It doesn’t matter if your significant other is on a diet; you don’t show up on Valentine’s Day without candy unless you want to sleep on the couch. Save yourself an expensive round of treatments with a chiropractor and invest in some sweets for your sweetheart instead. The metro is a great place to find handcrafted truffles, classic candy bars, gummies of all shapes and sizes and even some out-there sodas. Remember, diets can always start again tomorrow.
42nd Street Candy Co.
4200 N. Western Ave., Suite C
It’s physically possible to walk out of 42nd Street Candy Co. without a bag full of chocolate truffles, old-school candy bars and sour gummy worms, but it isn’t easy. One look at luxurious, bite-sized cocoa treats will activate anyone’s sweet tooth. Don’t be fooled by its small entryway (which also leads to VZD’s Restaurant & Bar); 42nd Street Candy Co. runs three rooms deep and offers chocolate-covered sunflower seeds, jelly beans, gum and more. Create a custom gift box to really make that special someone swoon.
1878 Church Ave., Harrah
Formerly known as Fat Daddy Sweets, Alicia Helsley moved into a retail space in Harrah to sell her handmade chocolate treats at Cocoaphilia. The store’s name is apt, as anyone who visits probably has a deep appreciation for cocoa confections. The variety available is staggering. Cocoaphilia’s English toffee has a perfect, chewy crunch with a sweet, buttery flavor and the exotic chocolate-dipped orange peel brings a seductive mix of sweetness and bitterness with a citrus bite.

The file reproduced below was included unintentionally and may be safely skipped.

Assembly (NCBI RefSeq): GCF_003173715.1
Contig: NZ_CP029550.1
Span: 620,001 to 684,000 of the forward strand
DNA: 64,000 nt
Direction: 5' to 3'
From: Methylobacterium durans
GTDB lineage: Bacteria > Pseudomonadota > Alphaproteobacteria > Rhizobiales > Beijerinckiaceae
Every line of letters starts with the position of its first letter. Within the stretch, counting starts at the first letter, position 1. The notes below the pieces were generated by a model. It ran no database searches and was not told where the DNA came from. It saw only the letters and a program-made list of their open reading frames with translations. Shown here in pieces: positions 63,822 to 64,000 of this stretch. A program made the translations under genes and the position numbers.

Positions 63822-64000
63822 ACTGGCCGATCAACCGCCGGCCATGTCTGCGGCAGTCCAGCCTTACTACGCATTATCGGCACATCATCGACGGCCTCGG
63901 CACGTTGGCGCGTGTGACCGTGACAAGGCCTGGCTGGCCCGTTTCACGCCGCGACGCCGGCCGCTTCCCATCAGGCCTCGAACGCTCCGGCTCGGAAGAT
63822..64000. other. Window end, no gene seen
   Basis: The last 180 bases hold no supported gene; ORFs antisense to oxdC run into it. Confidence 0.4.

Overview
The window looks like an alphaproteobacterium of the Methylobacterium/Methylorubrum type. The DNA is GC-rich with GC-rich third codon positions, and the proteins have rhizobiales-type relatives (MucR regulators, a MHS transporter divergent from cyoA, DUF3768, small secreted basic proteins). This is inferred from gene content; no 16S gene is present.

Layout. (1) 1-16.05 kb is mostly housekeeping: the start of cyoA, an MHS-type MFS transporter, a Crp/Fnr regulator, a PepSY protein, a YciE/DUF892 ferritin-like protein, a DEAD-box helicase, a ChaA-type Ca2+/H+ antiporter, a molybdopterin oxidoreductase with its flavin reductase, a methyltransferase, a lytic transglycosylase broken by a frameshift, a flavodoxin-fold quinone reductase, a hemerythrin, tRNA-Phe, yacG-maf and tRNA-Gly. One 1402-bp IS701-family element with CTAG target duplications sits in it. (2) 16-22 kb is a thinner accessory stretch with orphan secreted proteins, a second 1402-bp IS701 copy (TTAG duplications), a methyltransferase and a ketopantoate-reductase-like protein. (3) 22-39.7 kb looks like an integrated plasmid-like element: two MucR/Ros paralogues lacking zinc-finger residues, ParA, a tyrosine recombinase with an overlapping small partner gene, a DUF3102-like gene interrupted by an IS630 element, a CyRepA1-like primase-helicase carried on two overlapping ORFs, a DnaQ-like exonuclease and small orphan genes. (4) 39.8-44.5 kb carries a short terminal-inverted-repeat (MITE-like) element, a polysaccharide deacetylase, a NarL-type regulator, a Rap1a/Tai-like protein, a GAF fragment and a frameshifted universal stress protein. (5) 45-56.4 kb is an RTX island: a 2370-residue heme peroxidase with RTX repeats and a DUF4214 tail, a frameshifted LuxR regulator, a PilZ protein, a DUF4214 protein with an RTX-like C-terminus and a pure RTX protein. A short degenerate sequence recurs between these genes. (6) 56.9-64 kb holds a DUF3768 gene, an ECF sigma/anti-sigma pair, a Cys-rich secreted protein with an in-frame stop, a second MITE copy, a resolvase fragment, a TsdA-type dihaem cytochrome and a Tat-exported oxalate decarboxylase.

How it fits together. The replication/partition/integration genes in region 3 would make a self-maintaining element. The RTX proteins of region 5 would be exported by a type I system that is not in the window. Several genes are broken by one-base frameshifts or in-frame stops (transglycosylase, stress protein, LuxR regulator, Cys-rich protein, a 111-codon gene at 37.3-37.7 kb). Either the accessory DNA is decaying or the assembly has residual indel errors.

The Candy Basket
2001 W. Main St., Norman
Norman’s The Candy Basket started giving college students sugar rushes in 1989. What is the key to the sweets supplier’s longevity? Customer service. Whether it’s your first time in The Candy Basket or you’ve visited for years, the staff takes great care in making sure guests get what they’re looking for. Custom candy bars are a treat, as is the shop’s gourmet popcorn selection. Flavors run the gamut from salty and savory to delectably sweet.
Bedré Fine Chocolate
multiple metro locations
It’s hard to talk chocolate around here without discussing Davis-based Bedré Fine Chocolate. Purchased by the Chickasaw Nation in 2000, the company began in an old Ada elementary school in the 1980s with a goal of making better chocolates. In fact, “bedré” means “better” in Norwegian. But chocolate lovers don’t have to make the pilgrimage to Davis for Bedré — metro stores including Homeland and Crest grocery stores carry the products.
Woody Candy Co.
922 NW 70th St.
Founded by Lucille and Claude Woody Sr. in 1927, Woody Candy Company holds the record as Oklahoma’s oldest candy manufacturer. Keeping a business going for 90 years is no small feat, and locals can’t get enough of Woody’s signature treat, Aunt Bill’s Brown Candy. The labor-intensive pecan candy is made with vanilla, sugar, cream, butter and pecans. Making it is an adventure, but those who would rather skip right to eating can find some any time at Woody Candy Co.
Bricktown Candy Co.
100 E. California Ave., Suite 100
Bricktown Candy Co. is a drool-worthy store and a magnet for sweets lovers. Nowhere is there a greater risk of salivation than at the shop’s gelato case. Lower in fat and with less air than ice cream, gelato is a chilly Italian treat that begs to be savored. That’s why each cup comes with a tiny, shovel-shaped spoon perfect for depositing the slow-melting dessert in your mouth. If the weather calls for something a bit less frosty, the shop also carries vintage candy bars, gummy snacks and sodas.
If you’re good enough at what you do, you don’t even need a storefront. That’s why CocoFlow Chocolatier, run by Kim and Gene Leiterman, does its business by special order. Occasionally, the artisan chocolate makers will set up shop at events like the Oklahoma State Fair to sell their award-worthy sweets, but if you need a CocoFlow fix, it’s best to visit the business’ Facebook page. The shop excels at chocolate, including truffles and chocolate bars, and the Leitermans also make heavenly macarons.